How the British Parliament works

Houses of Parliament, Westminster, (photo by MT Evans)
Houses of Parliament, Westminster

England is known as the mother of parliaments and the Westminster Parliament has been a model for democracies all over the world. However, reform of the House of Lords is a hot topic of debate amongst MPs at the moment. If the proposed changes go ahead, the second chamber will be mainly composed of elected members and will involve major constitutional change. So how does the parliament currently work?


Commons and Lords

The Houses of Parliament consist of the House of Commons and the House of Lords. The Commons, the House of locally elected Members of Parliament (MPs), known as the Lower House, wields virtually all the power but inhabits only half the building. Jutting out towards Parliament Square is Westminster Hall, with the offices, dining rooms and libraries of the Commons; in the centre is the Commons’ debating chamber. To the right of Westminster Hall is the domain of the Lords, whose role is to examine and sometimes block bills proposed by the Lower House, although a bill can be reintroduced. Until recently, most lords governed by birthright, as descendants of the previous ruling classes, but the voting rights of many hereditary peers have been abolished and the make-up of the Lords has changed. Most members are now life peers, ennobled for services to the nation, and their titles can not be passed to their children. Former MPs are often made peers in recognition of years of public service. 

There are 650 elected MPs, yet the Commons seats only about 450. This is not usually a problem since MPs attend sessions when they wish. The governing party sits on one side, facing the opposition. Cabinet ministers sit on the front bench, opposite the “Shadow Cabinet” (the leading members of the opposition). The Cabinet, consisting of up to two dozen ministers and chaired by the prime minister, meets at 10 Downing Street weekly to review major issues.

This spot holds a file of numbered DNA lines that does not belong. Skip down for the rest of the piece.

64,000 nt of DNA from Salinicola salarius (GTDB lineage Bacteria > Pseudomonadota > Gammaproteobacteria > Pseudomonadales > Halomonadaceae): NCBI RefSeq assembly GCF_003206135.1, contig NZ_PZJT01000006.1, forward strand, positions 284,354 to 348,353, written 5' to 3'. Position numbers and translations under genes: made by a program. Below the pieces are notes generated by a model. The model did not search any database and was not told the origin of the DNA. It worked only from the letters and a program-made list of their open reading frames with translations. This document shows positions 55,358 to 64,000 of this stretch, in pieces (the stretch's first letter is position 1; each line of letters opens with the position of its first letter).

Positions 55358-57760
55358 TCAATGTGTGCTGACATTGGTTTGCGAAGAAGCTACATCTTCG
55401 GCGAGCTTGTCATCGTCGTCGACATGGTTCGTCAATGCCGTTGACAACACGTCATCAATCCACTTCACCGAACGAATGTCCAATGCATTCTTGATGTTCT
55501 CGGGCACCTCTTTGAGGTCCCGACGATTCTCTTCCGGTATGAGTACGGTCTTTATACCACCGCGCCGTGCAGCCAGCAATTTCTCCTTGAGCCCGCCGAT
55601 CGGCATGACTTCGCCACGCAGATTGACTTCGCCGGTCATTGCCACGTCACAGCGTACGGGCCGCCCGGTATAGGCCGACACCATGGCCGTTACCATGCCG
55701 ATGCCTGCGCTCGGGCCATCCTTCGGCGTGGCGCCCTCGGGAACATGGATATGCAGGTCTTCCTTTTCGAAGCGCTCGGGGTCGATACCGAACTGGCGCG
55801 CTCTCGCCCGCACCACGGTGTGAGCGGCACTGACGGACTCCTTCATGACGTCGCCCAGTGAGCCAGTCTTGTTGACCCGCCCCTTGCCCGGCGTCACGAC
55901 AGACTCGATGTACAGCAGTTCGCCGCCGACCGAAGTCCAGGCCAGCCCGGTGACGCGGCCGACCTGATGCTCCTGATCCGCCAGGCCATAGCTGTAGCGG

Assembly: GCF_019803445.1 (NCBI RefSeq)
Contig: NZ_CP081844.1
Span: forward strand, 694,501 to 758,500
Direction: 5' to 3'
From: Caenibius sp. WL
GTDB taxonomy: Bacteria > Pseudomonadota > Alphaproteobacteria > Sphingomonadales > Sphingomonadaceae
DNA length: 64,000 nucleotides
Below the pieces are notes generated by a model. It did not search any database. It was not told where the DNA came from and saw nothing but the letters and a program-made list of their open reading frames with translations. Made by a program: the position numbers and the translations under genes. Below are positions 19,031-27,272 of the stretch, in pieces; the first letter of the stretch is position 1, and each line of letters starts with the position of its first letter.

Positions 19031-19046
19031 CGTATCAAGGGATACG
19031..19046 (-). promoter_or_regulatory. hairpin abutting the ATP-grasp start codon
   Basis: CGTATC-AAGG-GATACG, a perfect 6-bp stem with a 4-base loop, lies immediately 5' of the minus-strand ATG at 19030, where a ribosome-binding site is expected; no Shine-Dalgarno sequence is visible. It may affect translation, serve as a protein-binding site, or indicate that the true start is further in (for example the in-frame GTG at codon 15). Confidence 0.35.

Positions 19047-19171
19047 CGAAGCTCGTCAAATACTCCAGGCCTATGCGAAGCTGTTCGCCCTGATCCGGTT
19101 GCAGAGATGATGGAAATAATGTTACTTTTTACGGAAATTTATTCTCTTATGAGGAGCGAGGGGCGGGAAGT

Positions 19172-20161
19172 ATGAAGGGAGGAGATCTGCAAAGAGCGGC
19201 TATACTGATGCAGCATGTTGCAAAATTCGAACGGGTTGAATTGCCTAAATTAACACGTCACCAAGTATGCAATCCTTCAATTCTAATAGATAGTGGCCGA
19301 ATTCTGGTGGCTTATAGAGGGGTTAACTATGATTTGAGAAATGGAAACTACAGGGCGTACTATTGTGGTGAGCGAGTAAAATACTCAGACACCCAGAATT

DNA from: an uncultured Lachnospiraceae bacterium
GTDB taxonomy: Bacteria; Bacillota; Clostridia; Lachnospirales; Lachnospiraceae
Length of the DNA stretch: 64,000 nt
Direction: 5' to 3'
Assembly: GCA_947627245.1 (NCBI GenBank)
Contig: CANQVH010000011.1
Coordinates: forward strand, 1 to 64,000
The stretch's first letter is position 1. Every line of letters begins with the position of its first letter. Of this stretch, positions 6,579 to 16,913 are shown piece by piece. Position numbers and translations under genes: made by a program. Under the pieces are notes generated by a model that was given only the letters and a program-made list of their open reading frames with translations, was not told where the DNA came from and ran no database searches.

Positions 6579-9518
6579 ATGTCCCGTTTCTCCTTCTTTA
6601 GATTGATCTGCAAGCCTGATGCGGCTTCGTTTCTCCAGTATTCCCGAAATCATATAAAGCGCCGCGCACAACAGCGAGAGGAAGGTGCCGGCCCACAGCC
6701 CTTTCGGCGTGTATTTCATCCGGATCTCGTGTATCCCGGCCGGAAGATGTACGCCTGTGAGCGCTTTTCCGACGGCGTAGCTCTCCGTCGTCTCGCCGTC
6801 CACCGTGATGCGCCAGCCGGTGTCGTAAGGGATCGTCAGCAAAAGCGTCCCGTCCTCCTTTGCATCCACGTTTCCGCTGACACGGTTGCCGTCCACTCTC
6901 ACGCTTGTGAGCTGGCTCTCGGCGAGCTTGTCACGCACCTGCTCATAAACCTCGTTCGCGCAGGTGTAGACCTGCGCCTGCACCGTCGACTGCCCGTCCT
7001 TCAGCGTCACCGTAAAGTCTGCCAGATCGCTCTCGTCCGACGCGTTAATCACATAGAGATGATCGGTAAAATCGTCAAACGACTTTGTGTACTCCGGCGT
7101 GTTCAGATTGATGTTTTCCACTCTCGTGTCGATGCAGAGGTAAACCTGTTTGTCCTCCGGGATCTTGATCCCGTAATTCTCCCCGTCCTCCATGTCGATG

Political parties

Major parties represented are the Conservatives, Labour and the Liberal Democrats. General elections are run on the basis of local rather than proportional representation. Therefore, a party’s presence in the house may not reflect its overall national standing. A party, however, needs an overall majority in the house to push through its bills, hence the need for the coalition after the 2010 election. The procedure of law making is so complex that a bill usually takes more than six months to be enacted. If it is still incomplete at the end of the parliamentary year, it is dropped. Various techniques are employed by the opposition to delay a bill. 

The press can report on Parliament and the business of both houses is televised. A select group of journalists (“lobby correspondents”) have daily informal “background” briefings with ministers.

Parliament meets from October to July. In November, the government’s plans for the year are announced in the Queen’s Speech at the State Opening of Parliament. From the Visitors’ Gallery, the public can watch the House of Commons at work, though seats are limited and security precautions tight. The weekly Prime Minister’s Question Time – an unruly affair – usually attracts a full house. 


  • Proposed House of Lords reforms:

  • - 80% of members to be elected (but 20% would still be appointed, by an Appointments Commission).
  • - A smaller chamber - reduced from 826 members to 450.
  • - No more members for life; once elected, peers serve for 15 years. 
  • - Fewer bishops.
  • - No more Lords and Baronesses. 

The Commons will vote on the issue later tonight.


To read more about how the British parliament operates, visit